SACRAMENTO, California (Reuters) - Nannies and other domestic workers in California will be entitled to overtime pay under a law signed on Thursday by Governor Jerry Brown, in a second major victory for lower-wage employees this week in the most populous U.S. state.
The law, which passed the Legislature in the waning days of its session on party-line votes, will require employers to pay time-and-a-half overtime to any nanny, housekeeper, maid or personal attendant who works more than nine hours in one day, or 45 hours in a week.
The move came just a day after Brown, a Democrat, signed legislation to make California the first state in the nation to commit to raising the minimum wage to $10 an hour, with the increase to take place gradually through the start of 2016.
Both laws appeared aimed at helping lower-wage workers in a Democratic-led state where the cost of living is among the highest in the country. Republicans said the moves could backfire by forcing employers to cut hours or hire fewer people.
Domestic employment agencies argued that the law providing overtime to nannies and other personal attendants could push such care out of the reach of many families and ultimately cost domestic workers their jobs.
“Domestic workers are primarily women of color, many of them immigrants, and their work has not been respected in the past,” said Democratic Assemblyman Tom Ammiano of San Francisco, the law’s author. “Now, they will be entitled to overtime, like just about every other California working person.”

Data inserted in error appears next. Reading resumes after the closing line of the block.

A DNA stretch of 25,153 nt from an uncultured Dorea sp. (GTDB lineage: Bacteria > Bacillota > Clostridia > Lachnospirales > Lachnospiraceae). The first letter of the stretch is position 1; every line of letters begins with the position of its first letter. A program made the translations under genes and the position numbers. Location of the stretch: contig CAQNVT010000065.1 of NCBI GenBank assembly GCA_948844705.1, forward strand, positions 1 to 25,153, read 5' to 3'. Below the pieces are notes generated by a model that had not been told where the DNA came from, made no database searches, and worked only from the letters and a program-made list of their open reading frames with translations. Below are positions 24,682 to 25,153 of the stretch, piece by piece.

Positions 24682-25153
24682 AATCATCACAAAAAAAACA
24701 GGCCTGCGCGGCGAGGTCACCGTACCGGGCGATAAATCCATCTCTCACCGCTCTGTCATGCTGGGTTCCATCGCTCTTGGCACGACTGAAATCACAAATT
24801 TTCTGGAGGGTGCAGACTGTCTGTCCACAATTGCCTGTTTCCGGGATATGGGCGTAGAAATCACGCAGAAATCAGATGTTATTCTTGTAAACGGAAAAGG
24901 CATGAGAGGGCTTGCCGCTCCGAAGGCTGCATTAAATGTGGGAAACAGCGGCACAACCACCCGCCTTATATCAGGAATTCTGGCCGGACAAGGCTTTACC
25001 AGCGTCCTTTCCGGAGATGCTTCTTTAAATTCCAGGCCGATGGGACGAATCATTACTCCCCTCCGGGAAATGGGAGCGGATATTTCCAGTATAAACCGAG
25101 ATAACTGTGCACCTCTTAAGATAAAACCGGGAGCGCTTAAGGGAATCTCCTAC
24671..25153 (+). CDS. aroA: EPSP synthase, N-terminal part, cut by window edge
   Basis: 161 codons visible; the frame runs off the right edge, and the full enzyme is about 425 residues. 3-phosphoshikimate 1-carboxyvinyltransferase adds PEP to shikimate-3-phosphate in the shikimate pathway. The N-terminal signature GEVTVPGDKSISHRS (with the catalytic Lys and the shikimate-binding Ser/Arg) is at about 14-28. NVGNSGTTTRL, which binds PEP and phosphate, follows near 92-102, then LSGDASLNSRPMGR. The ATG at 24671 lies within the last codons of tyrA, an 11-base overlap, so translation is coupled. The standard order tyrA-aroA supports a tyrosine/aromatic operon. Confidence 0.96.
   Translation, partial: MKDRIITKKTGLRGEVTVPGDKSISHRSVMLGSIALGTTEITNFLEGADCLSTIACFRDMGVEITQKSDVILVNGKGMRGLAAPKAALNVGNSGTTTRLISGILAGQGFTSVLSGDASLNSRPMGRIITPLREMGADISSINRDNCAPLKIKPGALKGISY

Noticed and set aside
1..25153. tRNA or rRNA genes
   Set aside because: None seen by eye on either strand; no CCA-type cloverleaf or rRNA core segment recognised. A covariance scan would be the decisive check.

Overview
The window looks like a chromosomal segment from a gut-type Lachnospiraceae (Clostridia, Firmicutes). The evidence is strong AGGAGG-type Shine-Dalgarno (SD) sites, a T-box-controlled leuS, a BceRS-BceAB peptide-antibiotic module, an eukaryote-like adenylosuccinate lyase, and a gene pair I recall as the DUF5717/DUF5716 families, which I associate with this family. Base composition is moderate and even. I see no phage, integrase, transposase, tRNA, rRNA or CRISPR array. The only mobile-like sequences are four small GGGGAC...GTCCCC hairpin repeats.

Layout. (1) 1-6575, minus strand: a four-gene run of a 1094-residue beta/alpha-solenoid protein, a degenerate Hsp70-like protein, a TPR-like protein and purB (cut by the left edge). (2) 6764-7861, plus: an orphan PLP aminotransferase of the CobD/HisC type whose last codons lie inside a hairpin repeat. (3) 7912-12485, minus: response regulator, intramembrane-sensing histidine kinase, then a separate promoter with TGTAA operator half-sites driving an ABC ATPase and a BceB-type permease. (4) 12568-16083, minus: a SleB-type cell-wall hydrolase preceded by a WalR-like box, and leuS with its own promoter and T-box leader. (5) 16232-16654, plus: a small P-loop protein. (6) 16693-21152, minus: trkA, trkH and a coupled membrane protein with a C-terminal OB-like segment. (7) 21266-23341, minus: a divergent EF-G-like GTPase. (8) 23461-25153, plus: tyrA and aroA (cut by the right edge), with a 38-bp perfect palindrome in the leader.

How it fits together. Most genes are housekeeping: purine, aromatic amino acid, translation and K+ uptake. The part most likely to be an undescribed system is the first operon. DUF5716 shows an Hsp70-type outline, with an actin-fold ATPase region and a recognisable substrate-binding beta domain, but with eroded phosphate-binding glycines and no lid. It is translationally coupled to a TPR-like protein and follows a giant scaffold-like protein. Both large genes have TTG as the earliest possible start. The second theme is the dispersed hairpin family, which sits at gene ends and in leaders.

Some household employees were already entitled to overtime under existing California law. But those who spent more than 80 percent of their time caring for others were exempted.
The new rights for nannies and personal attendants go into effect on January 1. But they are not permanent. Under a sunset clause, the protections would end in 2017 if they are not extended by the Legislature.
Marcela Escamilla, a domestic worker and activist from San Francisco, said the new law would encourage in-home employees in other states to press for overtime.
“This is a big step for respecting and recognizing domestic work as real work, and the fight doesn’t stop here,” Escamilla said. “The fire for this movement will now burn brighter for domestic workers across the country fighting for the same recognition.”
The new California law adds to federal protections extended to many home health aides earlier this month, in which the U.S. Department of Labor issued rules requiring many such aides and personal care assistants to be paid minimum wage for each hour worked, and overtime if they work more than 40 hours a week.
The federal rules, which take effect in 2015, only apply to in-home workers placed by outside agencies.
“Many American families rely on the vital services provided by direct care workers,” Labor Secretary Thomas Perez said in a statement when the rules were announced. “Because of their hard work, countless Americans are able to live independently, go to work and participate more fully in their communities.”
Reporting by Sharon Bernstein; Editing by Cynthia Johnston and Peter Cooney